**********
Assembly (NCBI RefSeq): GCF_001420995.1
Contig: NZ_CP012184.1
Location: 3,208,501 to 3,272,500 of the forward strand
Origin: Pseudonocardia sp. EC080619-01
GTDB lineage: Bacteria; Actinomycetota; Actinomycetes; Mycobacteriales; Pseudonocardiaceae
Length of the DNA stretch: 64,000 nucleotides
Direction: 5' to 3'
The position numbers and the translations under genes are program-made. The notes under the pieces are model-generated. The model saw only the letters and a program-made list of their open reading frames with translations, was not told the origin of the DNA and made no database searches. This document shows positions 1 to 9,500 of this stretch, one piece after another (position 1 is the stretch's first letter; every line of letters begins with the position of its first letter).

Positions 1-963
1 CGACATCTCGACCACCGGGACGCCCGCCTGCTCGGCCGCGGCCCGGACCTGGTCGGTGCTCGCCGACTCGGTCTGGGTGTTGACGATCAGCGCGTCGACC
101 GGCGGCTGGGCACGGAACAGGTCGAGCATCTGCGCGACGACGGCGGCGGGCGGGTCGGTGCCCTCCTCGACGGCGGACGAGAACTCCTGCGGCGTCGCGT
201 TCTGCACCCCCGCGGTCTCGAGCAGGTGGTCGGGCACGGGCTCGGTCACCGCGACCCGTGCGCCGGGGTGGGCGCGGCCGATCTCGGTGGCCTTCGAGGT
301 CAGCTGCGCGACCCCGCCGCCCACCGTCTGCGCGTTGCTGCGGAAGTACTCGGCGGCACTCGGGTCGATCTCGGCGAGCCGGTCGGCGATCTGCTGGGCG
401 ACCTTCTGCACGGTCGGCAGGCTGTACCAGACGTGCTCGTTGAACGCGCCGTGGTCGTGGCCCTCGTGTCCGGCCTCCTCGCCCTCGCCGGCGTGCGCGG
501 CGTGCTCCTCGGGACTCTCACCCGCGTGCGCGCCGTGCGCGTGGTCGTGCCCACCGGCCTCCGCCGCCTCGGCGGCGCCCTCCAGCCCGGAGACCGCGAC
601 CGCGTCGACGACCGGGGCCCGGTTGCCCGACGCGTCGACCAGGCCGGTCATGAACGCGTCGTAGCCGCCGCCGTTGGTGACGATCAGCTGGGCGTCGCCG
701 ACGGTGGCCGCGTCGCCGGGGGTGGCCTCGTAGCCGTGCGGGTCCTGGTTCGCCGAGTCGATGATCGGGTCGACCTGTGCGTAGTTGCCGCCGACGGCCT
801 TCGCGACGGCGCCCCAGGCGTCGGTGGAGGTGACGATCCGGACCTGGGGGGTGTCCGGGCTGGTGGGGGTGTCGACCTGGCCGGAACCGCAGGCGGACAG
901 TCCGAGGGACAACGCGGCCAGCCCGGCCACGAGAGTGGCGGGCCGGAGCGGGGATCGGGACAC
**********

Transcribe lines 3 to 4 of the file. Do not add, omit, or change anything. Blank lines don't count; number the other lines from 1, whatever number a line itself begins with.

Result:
Location: 3,208,501 to 3,272,500 of the forward strand
Origin: Pseudonocardia sp. EC080619-01